Monday, 2 March 2015

how to make homemade pasta.


I love making fresh pasta at home. I see it like the savoury version of making cupcakes; time consuming, therapeutic and rewarding. It tastes so much better homemade and it's perfect for when you're feeling creative. On the other hand, I definitely wouldn't recommend attempting making it when hungry. Pasta dough is definitely not as tasty as a bowl of buttercream. 

Since my Granny and Grandpa bought me the fantastic gift of a pasta machine back in Christmas 2012, I've been trying my hand at all sorts of homemade pasta shapes, sizes, flavours and dishes. I'm by no means a pasta pro, but i thought it was about time I shared some pasta making tips and tricks i've learnt along the way.

Shopping List.
(For one portion)
♥ One egg
♥ 100g "00" grade pasta flour
♥ A pinch of salt
♥ Polenta or semolina, to prevent finished pasta sticking together

Tip: For vegan pasta, use 80g cold water and a splash of olive oil, in replacement of the egg.

Equipment
♥ A pasta machine
♥ A rolling pin
♥ A mixer with a dough hook
♥ Your chosen cutters

You can then use this as a guide e.g. when cooking for two, use two eggs and 200g of pasta flour.


The recipe.
You can make fresh pasta dough the traditional way, like in my first attempt. however since having a mixer with a dough hook, I've found my life is made much easier. 

Step one. Add your egg, flour and salt to your mixer bowl.




Step two. Use your dough hook attachment to knead the pasta dough on a medium speed for 5-10 minutes, checking every now and again that the pasta is forming into a ball. If it isn't, you may need to get your hand in there (not when switched on!) and help it into a ball. When the dough has been brought together, continue to knead for a further five minutes.


Step three. With floured hands, grab the pasta dough from the hook and place on a floured surface.



Step four. Divide your pasta dough into more manageable balls. using a floured rolling pin, roll the piece out into a rectangular sausage that looks like it would fit through your pasta machine on the widest setting.



Step five. Begin to wind through, using flour on the pasta dough to prevent sticking.

Step six. Fold it back on itself and rework through the pasta machine. it may be tempting to stop when the pasta gets thinner, but folding over and repeating the process creates gluten and elasticity in the pasta.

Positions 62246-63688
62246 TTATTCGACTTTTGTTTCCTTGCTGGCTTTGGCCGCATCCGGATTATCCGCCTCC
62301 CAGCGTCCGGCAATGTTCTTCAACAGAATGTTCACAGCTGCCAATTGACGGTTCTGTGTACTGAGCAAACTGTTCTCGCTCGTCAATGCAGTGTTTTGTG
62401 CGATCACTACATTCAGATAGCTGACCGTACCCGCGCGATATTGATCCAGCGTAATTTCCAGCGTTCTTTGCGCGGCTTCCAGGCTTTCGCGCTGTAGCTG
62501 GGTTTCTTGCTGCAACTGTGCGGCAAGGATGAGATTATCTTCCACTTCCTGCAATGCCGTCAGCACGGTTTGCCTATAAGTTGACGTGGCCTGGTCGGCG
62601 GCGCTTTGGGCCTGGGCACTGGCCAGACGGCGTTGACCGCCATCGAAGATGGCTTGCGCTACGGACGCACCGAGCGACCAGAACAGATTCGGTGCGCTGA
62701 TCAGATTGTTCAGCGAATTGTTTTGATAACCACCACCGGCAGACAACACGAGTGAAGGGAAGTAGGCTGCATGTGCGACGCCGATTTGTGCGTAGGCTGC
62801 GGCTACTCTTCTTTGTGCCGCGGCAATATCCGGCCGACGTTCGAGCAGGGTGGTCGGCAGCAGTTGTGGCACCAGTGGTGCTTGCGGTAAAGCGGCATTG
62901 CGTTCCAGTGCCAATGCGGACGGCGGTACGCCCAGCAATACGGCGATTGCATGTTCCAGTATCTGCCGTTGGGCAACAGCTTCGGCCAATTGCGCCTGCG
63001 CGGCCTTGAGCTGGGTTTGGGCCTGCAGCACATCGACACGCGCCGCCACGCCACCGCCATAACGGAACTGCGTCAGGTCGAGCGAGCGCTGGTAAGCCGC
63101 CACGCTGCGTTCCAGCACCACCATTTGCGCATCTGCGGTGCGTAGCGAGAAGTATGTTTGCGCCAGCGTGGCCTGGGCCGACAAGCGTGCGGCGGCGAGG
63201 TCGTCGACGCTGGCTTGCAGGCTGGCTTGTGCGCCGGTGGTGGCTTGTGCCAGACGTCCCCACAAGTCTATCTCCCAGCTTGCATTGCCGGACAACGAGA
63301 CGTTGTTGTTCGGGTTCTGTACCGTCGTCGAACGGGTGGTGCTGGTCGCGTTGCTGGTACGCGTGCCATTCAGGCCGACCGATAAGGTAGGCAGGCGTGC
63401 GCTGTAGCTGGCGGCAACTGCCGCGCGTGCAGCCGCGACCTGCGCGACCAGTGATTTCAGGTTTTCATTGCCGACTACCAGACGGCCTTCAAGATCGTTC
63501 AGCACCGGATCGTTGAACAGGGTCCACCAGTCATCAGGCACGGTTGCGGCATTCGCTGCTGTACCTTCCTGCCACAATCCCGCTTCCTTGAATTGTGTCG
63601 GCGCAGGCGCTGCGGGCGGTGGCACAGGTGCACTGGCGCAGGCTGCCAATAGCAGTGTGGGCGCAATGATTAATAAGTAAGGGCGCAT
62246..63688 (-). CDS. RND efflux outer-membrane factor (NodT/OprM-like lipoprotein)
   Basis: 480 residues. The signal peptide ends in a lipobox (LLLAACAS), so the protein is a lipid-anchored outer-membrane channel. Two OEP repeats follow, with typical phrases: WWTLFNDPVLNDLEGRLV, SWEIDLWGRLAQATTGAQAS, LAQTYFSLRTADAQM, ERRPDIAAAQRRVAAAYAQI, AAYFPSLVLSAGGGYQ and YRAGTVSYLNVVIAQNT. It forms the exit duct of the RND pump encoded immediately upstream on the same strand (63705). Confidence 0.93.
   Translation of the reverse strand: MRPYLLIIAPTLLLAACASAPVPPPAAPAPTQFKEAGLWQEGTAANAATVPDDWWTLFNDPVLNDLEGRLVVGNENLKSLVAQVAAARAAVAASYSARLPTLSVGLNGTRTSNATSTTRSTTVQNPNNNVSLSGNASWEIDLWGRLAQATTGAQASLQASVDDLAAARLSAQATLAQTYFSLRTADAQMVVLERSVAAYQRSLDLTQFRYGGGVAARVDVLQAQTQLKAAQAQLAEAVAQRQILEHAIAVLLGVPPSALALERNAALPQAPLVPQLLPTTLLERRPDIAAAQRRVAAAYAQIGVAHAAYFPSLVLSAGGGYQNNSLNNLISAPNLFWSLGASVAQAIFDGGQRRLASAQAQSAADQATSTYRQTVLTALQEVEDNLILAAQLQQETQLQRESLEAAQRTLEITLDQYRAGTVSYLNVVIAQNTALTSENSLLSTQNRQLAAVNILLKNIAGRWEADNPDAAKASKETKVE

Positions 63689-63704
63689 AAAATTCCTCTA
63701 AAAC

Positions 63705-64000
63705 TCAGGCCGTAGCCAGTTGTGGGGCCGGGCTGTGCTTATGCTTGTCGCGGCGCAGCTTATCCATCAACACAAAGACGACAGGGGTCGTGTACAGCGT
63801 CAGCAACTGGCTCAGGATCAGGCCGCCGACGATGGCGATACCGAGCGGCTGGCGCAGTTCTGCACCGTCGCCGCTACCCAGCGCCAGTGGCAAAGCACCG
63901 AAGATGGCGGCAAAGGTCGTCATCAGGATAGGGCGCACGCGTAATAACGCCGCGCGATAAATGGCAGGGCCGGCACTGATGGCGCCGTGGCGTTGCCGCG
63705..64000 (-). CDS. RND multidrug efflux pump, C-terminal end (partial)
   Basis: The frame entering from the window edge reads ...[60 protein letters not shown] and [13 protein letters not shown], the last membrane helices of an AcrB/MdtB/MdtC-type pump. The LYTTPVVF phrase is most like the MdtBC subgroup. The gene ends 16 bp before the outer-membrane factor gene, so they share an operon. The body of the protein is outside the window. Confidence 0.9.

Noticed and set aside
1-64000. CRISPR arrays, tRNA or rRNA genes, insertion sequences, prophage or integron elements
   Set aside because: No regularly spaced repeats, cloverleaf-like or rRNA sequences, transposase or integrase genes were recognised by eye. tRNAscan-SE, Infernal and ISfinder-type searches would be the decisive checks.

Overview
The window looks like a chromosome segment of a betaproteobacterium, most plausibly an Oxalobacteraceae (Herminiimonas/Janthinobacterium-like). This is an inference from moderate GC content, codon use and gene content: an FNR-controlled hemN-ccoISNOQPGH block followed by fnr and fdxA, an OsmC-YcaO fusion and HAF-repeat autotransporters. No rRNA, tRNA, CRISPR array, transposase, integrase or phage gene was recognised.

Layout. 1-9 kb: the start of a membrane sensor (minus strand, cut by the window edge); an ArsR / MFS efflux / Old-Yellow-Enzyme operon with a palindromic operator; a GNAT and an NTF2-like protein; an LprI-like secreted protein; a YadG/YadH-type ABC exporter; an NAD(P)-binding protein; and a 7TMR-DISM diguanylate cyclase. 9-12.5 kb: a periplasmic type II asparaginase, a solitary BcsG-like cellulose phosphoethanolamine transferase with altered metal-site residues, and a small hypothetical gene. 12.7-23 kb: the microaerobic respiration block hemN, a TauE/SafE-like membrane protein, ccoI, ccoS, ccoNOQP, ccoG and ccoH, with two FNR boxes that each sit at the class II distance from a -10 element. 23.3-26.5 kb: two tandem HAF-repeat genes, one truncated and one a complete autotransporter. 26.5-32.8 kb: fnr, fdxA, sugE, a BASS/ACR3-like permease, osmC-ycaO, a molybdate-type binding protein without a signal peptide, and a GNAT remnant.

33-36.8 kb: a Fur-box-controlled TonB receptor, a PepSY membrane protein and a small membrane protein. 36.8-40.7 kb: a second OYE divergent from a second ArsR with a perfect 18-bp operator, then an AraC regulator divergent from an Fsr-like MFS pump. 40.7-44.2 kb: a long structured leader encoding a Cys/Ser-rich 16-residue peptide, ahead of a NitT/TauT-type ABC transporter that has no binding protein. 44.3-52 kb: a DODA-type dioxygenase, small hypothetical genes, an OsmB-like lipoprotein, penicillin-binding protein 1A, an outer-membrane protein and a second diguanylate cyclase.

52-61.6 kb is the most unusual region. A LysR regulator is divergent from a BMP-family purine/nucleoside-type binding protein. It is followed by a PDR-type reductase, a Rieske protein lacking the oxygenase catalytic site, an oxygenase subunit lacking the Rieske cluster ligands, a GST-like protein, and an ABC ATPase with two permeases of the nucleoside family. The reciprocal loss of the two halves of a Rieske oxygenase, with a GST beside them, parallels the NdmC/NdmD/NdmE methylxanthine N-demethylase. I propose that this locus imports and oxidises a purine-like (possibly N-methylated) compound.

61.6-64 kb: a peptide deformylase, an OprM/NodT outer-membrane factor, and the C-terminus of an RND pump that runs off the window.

Step seven. It will eventually become a smooth and silky texture in a lovely yellowish shade. unless you fancy lasagne, this is when you're ready to get creative with homemade pasta shapes! Once you have made your chosen shape, allow your pasta to dry for 30 minutes whilst you make the accompaniments.


So what pasta do you fancy making?

A nice and easy one to start with is farfalle, better know as the classic pasta bow. For this, simply cut the pasta sheets into rectangles and pinch in the middle.


Or perhaps your pasta machine has a linguine or spaghetti attachment? This is especially good to make if you plan on watching The Sopranos or Lady and the Tramp. You just cannot believe how awesome this tastes in comparison to dry spaghetti. (Which of course I still use from time to time, I ain't no superwoman).

If you don't have an attachment, you can still make something similar to pappardelle or fettuccine really easily, simply by using a knife or serrated rolling pin to cut the pasta up. Similarly, for penne, you can get a really cool little wooden block tool to make them by hand.


A little more time consuming are the ravioli and tortellini - but so worth it! I've made the likes of salmon tortellini and spinach and ricotta ravioli but just go with the flow. I find a basic filling and interesting sauce or vice versa work really well. So think simple seasoned salmon, with a more flavoursome sauce.